- The Crime Americans Worry About Most Is Having a Credit Card Hacked
- 64 Countries Have a Smaller Gender Pay Gap Than the US, Study Says
- Does Money Lingo Make Your Head Spin? Here’s What It Really Means
- Budget from 1987 Tells the Tale: Americans Are Severely Underpaid
- Trick-or-Treaters Want Cash, Not Treats
- Fast-Food Workers (McDonald’s Included) Earn $20 an Hour in Denmark
- Delinquent Doctors Publicly Outed for Unpaid Student Loans
- 6 Ways to Ensure You’ll Have Enough Money in Retirement
CNN Money has tracked the best-paid suits in finance and made a list ranking them. I thought it would be fun to compare that to layoff numbers.
At the outset, CNN mentions that Wells Fargo CEO John Stumpf couldn’t be included because the company hasn’t released his total compensation for 2012. If it were the same as in 2011, however, he would handily take second place.
At the top is Goldman Sachs CEO Lloyd Blankfein. Yep, he was in that role during the 2008 bailouts – he’s had it since 2006. (Which is when he picked it up from Henry Paulson, who was U.S. Treasury Secretary during those bailouts. How about that.) He brought home $21 million last year, a $9 million increase from the year before. Goldman Sachs has an annual ritual of firing 5 percent of its workforce, but will probably cut more than usual this year. Over the past two years they’ve laid off 3,300 people.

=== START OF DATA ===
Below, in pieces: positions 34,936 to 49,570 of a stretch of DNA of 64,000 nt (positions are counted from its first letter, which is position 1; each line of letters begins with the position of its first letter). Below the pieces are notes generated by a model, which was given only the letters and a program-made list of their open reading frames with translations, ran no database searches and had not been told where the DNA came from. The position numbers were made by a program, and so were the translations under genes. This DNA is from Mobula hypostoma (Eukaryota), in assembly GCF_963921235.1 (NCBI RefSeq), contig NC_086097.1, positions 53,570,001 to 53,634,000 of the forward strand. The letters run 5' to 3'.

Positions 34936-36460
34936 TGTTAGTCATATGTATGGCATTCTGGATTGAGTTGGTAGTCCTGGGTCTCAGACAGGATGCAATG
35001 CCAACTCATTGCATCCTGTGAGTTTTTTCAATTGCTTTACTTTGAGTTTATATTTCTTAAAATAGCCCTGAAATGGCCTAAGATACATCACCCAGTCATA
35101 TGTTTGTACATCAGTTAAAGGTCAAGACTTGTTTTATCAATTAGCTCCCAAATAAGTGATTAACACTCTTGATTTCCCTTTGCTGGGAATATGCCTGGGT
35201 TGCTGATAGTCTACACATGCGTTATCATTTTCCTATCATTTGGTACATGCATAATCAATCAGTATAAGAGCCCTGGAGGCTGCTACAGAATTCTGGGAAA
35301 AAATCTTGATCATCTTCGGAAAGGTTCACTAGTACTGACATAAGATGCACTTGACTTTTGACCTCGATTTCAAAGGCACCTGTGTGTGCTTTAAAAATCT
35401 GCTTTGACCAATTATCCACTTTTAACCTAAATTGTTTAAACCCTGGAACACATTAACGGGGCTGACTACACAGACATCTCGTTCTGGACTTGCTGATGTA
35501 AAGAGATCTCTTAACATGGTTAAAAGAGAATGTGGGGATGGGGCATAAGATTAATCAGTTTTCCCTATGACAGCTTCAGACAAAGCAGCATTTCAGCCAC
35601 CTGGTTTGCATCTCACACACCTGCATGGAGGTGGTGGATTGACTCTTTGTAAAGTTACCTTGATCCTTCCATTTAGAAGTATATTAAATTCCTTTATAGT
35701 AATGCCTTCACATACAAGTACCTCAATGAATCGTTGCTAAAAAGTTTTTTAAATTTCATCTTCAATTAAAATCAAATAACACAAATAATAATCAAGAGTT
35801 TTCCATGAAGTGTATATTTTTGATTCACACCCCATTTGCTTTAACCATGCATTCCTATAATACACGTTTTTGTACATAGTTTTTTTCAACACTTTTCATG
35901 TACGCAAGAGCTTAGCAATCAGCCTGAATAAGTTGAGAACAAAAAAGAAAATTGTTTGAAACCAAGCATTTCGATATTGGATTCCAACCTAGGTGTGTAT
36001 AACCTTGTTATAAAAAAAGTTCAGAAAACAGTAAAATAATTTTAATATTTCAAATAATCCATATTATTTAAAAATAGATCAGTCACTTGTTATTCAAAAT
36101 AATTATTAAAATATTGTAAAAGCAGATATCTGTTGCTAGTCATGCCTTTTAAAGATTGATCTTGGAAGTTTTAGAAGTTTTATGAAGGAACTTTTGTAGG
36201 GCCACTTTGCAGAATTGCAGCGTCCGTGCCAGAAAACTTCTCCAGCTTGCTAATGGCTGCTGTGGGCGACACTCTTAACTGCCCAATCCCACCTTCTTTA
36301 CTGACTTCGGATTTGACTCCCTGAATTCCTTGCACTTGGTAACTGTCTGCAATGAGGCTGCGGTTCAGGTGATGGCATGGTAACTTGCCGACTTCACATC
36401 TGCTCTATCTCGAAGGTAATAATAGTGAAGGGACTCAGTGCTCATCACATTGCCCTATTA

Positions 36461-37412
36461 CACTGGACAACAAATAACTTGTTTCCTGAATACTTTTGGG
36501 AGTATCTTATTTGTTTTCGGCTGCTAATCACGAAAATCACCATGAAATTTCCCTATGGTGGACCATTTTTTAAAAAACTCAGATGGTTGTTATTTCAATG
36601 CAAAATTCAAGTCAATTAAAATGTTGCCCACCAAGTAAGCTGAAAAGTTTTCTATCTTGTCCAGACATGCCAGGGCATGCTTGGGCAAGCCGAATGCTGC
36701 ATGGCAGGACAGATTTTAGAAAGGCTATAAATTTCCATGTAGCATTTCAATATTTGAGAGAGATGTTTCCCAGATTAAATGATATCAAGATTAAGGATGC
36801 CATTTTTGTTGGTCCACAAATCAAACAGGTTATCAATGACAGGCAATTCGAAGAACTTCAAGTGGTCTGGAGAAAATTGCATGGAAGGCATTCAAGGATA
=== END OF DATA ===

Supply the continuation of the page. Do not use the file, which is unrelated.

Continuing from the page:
In second is Brian Moynihan, Bank of America’s CEO. His total compensation for the year was over $12 million, up $5 million from the year before. He’s cut 22,000 jobs since the Fall 2011, and the original plan was 30,000 by the end of this year.
Next is Michael Corbat at Citigroup, who made $11.5 million last year. He’s new to the job, but can probably expect a big pay hike in a couple years when Citi’s restructured pay packages that tie pay to performance (stock, not his) kick in. He dove into the job with a promise to fire 11,000 people.
JP Morgan’s Jamie Dimon took home $11.5 million for 2012 as well. That’s a sharp drop from 2011, but his bonus was cut in half mainly because the company lost $6 billion last summer and tried to hide it. He said in 2011 that we should stop bashing the rich and that rich doesn’t necessarily mean bad. Oh, and this week he said he’s cutting 17,000 jobs in the next two years.
Morgan Stanley’s James Gorman took home $6 million last year, down from $10.5 million in 2011. He’s only planning to cut 1,600 jobs. When John Stumpf’s compensation is reported, he’ll probably get bumped from the Top 5.